Special Skills: Russian Scientist Dives Naked With Belugas
Just another day at the office, naked deep-sea diving with beluga whales at the Arctic Circle.
Natalia Avseenko, a 36-year-old Russian scientist, decided to test the hypothesis that belugas might prove more open to interaction with humans if no diving suit was involved. The theory being tested was whether contact with artificial material had a way of scaring off the belugas.
Advanced diving abilities coupled with expertise in yoga enabled Avseenko to far outlast the five minutes that most humans can endure sub-zero Arctic waters. After taking a deep breath and diving in, Avseenko lasted 10 minutes and 40 seconds.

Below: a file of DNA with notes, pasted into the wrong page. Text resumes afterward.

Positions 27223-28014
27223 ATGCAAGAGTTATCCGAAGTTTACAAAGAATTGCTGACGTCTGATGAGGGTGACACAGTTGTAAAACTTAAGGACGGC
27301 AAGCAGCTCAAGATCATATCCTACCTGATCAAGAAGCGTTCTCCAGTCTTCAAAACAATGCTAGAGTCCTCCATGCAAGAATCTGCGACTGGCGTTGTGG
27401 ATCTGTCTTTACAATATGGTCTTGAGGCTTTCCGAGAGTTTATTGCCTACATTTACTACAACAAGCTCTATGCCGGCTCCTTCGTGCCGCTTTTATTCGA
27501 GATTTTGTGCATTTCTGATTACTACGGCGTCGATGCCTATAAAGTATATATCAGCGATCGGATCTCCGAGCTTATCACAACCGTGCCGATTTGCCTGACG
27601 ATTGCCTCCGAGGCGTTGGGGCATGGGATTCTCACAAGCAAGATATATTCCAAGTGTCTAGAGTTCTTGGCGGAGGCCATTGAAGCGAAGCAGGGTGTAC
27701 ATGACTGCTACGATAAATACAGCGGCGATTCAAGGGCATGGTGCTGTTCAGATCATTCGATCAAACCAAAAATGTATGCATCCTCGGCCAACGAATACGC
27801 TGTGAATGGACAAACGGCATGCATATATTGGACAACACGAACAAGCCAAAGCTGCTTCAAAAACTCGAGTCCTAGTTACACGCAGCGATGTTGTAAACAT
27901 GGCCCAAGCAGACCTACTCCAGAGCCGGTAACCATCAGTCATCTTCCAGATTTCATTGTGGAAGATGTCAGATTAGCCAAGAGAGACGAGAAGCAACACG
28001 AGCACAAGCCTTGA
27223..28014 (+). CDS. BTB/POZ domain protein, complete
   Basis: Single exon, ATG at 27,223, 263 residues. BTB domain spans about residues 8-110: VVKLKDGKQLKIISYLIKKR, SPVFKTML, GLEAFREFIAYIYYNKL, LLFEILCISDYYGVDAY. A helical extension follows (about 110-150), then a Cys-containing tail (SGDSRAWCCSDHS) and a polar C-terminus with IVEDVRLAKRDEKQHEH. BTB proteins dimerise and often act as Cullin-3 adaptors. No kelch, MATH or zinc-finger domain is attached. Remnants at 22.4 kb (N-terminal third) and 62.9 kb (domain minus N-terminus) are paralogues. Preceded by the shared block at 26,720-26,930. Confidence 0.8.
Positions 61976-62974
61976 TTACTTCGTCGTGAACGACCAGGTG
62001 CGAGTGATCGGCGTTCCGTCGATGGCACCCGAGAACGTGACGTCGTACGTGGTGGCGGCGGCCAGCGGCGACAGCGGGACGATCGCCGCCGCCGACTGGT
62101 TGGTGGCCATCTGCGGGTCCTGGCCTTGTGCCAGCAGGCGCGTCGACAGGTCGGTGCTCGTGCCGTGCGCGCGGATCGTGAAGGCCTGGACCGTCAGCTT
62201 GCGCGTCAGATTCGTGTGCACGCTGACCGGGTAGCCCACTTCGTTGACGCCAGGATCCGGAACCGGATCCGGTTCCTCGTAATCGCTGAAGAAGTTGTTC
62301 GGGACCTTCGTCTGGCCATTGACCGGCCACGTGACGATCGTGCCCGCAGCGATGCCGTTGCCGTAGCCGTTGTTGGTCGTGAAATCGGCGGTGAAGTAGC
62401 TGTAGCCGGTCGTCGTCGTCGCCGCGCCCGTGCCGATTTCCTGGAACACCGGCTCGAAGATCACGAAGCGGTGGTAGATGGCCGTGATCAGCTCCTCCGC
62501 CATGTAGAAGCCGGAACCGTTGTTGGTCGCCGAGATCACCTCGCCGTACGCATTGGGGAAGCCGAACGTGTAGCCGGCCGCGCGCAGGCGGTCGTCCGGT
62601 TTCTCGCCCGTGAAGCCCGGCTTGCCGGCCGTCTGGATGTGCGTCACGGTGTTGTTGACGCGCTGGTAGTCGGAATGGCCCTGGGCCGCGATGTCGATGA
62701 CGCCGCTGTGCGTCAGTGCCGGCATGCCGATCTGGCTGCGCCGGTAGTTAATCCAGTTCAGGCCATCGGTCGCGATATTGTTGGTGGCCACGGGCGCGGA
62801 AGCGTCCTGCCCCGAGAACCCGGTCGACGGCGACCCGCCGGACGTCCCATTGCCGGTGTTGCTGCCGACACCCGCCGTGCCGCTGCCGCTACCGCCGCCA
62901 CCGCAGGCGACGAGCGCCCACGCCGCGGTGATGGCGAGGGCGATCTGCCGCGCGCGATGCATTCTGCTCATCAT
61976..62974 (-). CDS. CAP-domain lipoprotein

She completed the feat in the Murmansk Oblast region off the shore of far northwest Russia by the White Sea and Finland.
There are about 100,000 belugas in the world. Among their special skills is the ability to swim backward. Currently protected by the Endangered Species Act, the belugas have long been a target for captivity. The first beluga kept for display was by P.T. Barnum for his museum in 1861. Belugas have historically been an object of attraction in part because of their ability to show a wide range of complex facial expressions.
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